Anything? That Seems Like a Lot

I awoke just now to rain on my window pane. I don’t live in Seattle, so it’s easy for me to say I love it. It is 3 in the morning, and I have been listening to this Nevada downpour for an hour. That’s a big deal here in the desert.

I want to just lie here and soak it in like a sponge, but my mind wanders in a million directions. Some prayers. Some unsettled business. Some reminders of what needs to happen from my to-do list. Some mulling over of the books I just finished.

I want to, but I can’t turn of all the thoughts. I am thirsty for water. I am thirsty for more. Of everything.

My husband is not home and I miss my big kids. Two are on a mission trip and one is living life in Southern California with some friends. They will all be home by Friday, but that seems far.

Ten caterpillars are morphing into butterflies in my classroom. Right now. I am worried they will turn before my students can come back to see it.

Teenagers flash through my mind intermittently. I pray for them. You pass through my mind, my friend and reader. I pray a blessing on you. It’s ok if we haven’t met. It’s best if we have, but I pray either way. Be blessed.

I can’t find my cards. Over a year ago, I outlined my entire book on twenty index cards. They are my secondary most important resource to writing this book. And I cannot find them. Please say a prayer on that one for me. It’s giving me a belly ache.

All of these thoughts, but really I keep circling back to one.

I pray about my future. I think it’s changing. There is a need that warrants filling. And God is unsubtly dropping hints. Smooth. Normally, I would say this isn’t for me, but the fact that I am so vehemently doubting my ability for God to use me in this space says otherwise. Like Moses.

“You’ve got the wrong guy. Teenagers?” I say.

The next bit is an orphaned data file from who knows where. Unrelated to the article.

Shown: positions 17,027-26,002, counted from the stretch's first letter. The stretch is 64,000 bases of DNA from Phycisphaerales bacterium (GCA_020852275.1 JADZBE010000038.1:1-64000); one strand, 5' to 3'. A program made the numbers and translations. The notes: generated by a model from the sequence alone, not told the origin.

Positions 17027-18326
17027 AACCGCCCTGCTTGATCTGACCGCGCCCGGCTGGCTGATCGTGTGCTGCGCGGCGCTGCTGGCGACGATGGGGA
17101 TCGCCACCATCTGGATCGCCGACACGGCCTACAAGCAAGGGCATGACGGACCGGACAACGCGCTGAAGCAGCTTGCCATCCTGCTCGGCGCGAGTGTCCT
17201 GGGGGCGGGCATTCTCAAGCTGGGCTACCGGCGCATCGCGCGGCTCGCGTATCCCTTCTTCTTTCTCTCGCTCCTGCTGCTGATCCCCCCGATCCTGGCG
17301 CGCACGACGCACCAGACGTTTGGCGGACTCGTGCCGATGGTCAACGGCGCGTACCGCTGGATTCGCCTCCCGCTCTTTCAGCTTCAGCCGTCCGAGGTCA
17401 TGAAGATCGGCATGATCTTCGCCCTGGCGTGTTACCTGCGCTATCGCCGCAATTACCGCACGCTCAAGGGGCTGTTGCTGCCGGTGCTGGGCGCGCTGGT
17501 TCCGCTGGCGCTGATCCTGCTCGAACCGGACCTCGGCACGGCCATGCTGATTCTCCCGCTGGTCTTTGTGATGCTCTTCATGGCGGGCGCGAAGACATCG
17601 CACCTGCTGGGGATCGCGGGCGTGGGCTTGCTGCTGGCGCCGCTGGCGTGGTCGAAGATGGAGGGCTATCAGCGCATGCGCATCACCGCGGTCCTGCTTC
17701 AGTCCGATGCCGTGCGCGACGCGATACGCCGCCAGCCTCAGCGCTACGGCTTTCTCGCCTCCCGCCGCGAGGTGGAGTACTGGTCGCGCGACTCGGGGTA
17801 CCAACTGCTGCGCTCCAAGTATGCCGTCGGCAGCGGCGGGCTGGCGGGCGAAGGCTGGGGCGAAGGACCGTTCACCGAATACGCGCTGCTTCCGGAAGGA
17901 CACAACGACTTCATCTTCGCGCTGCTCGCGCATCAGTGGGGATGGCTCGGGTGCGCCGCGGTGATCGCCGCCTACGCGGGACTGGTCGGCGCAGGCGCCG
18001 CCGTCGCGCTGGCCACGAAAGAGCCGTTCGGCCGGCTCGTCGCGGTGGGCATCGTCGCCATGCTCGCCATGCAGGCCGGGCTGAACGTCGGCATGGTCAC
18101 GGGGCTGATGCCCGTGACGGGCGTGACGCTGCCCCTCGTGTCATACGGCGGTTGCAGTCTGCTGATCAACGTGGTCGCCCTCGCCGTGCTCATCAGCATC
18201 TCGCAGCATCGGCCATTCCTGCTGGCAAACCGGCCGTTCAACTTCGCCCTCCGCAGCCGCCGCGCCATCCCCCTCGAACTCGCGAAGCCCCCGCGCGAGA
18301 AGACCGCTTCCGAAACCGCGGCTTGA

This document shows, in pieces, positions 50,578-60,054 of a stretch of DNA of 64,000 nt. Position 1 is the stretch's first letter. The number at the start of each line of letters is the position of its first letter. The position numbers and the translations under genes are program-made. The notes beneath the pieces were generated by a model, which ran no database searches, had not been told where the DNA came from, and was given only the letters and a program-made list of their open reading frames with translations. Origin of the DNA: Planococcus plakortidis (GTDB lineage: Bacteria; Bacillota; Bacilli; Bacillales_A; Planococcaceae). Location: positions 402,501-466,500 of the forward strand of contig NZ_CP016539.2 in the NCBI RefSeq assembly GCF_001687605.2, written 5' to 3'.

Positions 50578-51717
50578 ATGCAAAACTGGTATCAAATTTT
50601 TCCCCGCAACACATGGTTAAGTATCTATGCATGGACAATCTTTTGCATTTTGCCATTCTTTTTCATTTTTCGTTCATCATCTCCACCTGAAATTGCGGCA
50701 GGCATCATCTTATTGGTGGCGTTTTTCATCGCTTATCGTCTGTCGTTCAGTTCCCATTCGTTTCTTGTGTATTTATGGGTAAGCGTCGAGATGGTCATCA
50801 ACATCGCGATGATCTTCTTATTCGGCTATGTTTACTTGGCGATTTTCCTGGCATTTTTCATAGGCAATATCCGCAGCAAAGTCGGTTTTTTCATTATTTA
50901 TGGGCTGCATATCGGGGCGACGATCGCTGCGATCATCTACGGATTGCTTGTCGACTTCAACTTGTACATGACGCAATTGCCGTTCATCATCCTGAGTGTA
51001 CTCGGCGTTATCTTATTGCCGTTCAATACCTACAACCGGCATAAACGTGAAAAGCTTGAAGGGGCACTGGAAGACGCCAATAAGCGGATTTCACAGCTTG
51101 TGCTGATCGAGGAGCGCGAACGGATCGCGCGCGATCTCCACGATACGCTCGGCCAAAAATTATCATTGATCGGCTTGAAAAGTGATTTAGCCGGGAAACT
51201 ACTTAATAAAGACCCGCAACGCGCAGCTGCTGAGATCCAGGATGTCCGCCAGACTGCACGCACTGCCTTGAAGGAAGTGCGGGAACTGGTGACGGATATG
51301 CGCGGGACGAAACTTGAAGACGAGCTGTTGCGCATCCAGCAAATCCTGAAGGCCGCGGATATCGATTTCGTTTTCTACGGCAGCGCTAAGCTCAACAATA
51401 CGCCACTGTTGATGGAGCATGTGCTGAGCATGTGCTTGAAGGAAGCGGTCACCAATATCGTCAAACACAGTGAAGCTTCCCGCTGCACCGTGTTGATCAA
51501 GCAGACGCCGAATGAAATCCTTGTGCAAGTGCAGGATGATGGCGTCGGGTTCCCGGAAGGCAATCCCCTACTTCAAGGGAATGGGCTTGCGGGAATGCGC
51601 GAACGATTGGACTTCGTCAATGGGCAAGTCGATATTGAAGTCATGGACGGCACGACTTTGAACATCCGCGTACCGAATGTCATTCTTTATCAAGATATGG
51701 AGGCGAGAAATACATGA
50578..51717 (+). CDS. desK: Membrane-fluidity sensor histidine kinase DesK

“Yes. They like you. You are weird, but relatable.” He says.

“But, I am an adult. Aren’t I supposed to be scared of teenagers? They can be weird. Oh. Er. I see. But they come with face piercings. Uh. Hmm. I see. But I want to be liked. If I boss them they won’t think I am funny anymore.” I stammer.

“They don’t need a peer. You are WAY too old to be their peer.,” he says with a smirk.

“Thanks Lord. That’s nice. I feel good now.”

I can almost feel his shoulders shake to hide His laughter. He adds, “they need someone who isn’t afraid to love them as they are, where they are, and who won’t be afraid to tell it to them straight. They don’t need bossing. They need Me. They need a leader to sympathize with their problems but hold them accountable to love others more than themselves. Their focus is all wrong. They need someone to give them a little shove because right now they feel like they can’t make a difference. But you know better, and I want you to tell them.”

“Lord, I don’t want to be Moses. I don’t want to say ‘you have the wrong guy’.”

“Then don’t,” he says simply.

“Ok. Protect my relationship with my own teens. I don’t want them to feel like I am butting in. I don’t want them to feel like I am invading their space. They are my priority over other kids.”

“Just tell them that. Be Frank. He’s great.”

“Funny. Ok. Use me. I’ll do it. Show me what it looks like. Show me how. When. Because I think it’s going to start small. As do so many good things. I feel myself jumping the gun heading to the end of rather than the starting point.”

“Pray. Just ask. And, hey. Ask each day. Not just once. There’s a lot to talk about. If this is the only time we discuss it, you’ll miss things. I will show you along the way. In my timing. For I know the plans I have for you. Did you catch that? I KNOW. those are the important words of that sentence. You are saying it wrong. Your emphasis is on the plans instead of me. Be willing. Be here. Everyday. Look for it. Be the part of Moses who did it afraid, but he did it still. Are you willing?”

I should pause and see if it’s true, but I just say it, ” Anything. Lord, I will do anything. You loved me first. You love me still. You love me when I am a total spaz. I will do it afraid. Anything.”

Beginning the first Saturday in May I will be leading a book study on Jennie Allen’s book “Anything”. We will read a couple chapters each week, and meet back here to discuss what we get out of it.

If you are local, we are meeting at Starbucks on Saturdays at 8:30 each morning. Books are available at your local Christian bookstore or through

Begin now by asking yourself, “What are you willing to do for God? How big? How scary? How self-sacrificing?” Bring your answer May 4th.
Contact me for further details.